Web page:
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Waste Generation: What Office Materials Usually End Up as Junk

Waste generation is a global problem that seems so hard to resolve. Every year, the municipal solid waste production reaches more than 2 billion metric tons and is expected to increase by 70% if necessary measures are not put in place. Despite the massive campaign of reuse-reduce-recycle, only 13.5% of current global waste generated is recycled, 5.5% is composted, and more than one-third is still being dumped or incinerated.

Offices are one of the sources of bulk junk. An average office worker produces at least 4.40 pounds of waste daily, from paper, food scraps, and plastics. Considering the time spent in the workplace, you would not choose to proceed with the computation of the volume of waste generated in the office. Learning how to minimize the use of office materials, and the proper disposal of the used items is a better way to start the challenge of waste reduction.

Paper and printed materials

Paper is a standard junk item produced in offices. It comprises 70% of the total office junk, and includes written communications, printing errors, bills, handouts, and packaging materials. On average, a worker uses at least 23 new sheets of paper, and about 2 pounds of paperboard products. Some businesses practice regular disposal of paper through junk removal Washington DC service providers but some fail to monitor the responsible usage of office supplies by employees. The result is a massive pile of paper which ends up as junk without considering it for reuse or recycling.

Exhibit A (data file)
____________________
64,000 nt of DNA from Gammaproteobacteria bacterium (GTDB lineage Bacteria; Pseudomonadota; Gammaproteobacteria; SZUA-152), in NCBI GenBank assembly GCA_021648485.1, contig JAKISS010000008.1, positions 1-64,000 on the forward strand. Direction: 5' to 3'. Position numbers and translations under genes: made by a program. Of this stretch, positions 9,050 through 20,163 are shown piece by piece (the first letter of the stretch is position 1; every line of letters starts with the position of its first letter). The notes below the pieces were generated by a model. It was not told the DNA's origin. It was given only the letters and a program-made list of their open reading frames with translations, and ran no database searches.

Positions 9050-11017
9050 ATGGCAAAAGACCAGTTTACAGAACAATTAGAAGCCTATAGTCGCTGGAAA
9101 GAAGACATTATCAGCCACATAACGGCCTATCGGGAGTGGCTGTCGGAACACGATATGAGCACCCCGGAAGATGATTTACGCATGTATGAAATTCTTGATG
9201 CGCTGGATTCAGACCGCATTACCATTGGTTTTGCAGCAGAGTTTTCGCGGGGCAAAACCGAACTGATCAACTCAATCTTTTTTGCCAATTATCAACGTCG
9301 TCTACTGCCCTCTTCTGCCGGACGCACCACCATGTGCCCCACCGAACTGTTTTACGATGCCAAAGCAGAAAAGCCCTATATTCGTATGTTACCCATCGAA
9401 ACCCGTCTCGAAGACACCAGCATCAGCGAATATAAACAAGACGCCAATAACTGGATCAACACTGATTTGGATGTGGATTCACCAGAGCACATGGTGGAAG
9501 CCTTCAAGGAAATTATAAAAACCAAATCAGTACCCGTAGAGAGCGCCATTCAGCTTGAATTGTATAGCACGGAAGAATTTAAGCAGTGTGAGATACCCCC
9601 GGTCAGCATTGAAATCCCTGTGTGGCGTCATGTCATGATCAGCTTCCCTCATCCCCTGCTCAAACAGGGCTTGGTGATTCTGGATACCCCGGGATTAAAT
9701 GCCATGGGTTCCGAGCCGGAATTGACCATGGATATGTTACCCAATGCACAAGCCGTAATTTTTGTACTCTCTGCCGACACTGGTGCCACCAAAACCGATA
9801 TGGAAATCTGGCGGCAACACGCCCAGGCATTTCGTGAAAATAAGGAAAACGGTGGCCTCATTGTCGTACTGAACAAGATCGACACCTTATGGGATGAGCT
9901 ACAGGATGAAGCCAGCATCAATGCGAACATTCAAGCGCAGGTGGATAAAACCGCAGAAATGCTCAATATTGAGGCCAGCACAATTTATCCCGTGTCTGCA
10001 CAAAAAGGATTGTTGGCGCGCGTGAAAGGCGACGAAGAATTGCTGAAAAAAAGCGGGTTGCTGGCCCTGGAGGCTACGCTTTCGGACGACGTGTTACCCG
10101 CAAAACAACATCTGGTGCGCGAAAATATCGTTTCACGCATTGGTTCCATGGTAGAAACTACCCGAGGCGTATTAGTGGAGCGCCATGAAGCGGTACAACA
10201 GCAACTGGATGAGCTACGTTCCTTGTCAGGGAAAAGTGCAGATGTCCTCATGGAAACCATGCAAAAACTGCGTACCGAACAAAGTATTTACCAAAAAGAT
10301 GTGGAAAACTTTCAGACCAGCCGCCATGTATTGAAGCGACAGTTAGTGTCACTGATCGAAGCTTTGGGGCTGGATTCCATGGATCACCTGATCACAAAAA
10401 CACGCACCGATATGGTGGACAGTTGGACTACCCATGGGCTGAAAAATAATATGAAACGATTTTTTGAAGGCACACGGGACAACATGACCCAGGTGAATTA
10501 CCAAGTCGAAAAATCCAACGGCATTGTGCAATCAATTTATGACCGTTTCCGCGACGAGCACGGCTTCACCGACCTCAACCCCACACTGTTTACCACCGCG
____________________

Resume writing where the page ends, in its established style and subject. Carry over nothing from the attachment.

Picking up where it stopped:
Electronic products

Since offices focus on the operations of businesses, they are equipped with electronic products to make their work fast. These items include computers, printers, employee biometric equipment, and projectors, to name a few. Due to heavy use or upgrades of technical requirements, this equipment is regularly replaced by new items. No wonder electronic waste accumulates 20 to 50 million metric tons a year. And sadly, these junk items are not waste at all since there are material recovery facilities that can make these e-waste items suitable for repurposing. But only 12.5% of these junk items are recycled.

Plastics

Offices are also a significant contributor to the accumulation of plastic materials. Aside from the general use of bags and packaging in offices, the use of plastic bottles, at an average of 156 a year per person, also aggravates the waste generation situation. But since plastic is the most-controlled material in terms of lessening its use, some companies are making moves to minimize the production of single-use plastic. Workers are now encouraged to bring reusable bottles and cups to the office – a small step yet with a significant impact on reducing solid waste.

“Green business” is one of the active campaigns for waste reduction, and it includes offices. Although some companies actively participate in this global initiative, there are a few businesses that still lack an adequate response. Still, it is not too late to make a change.

 

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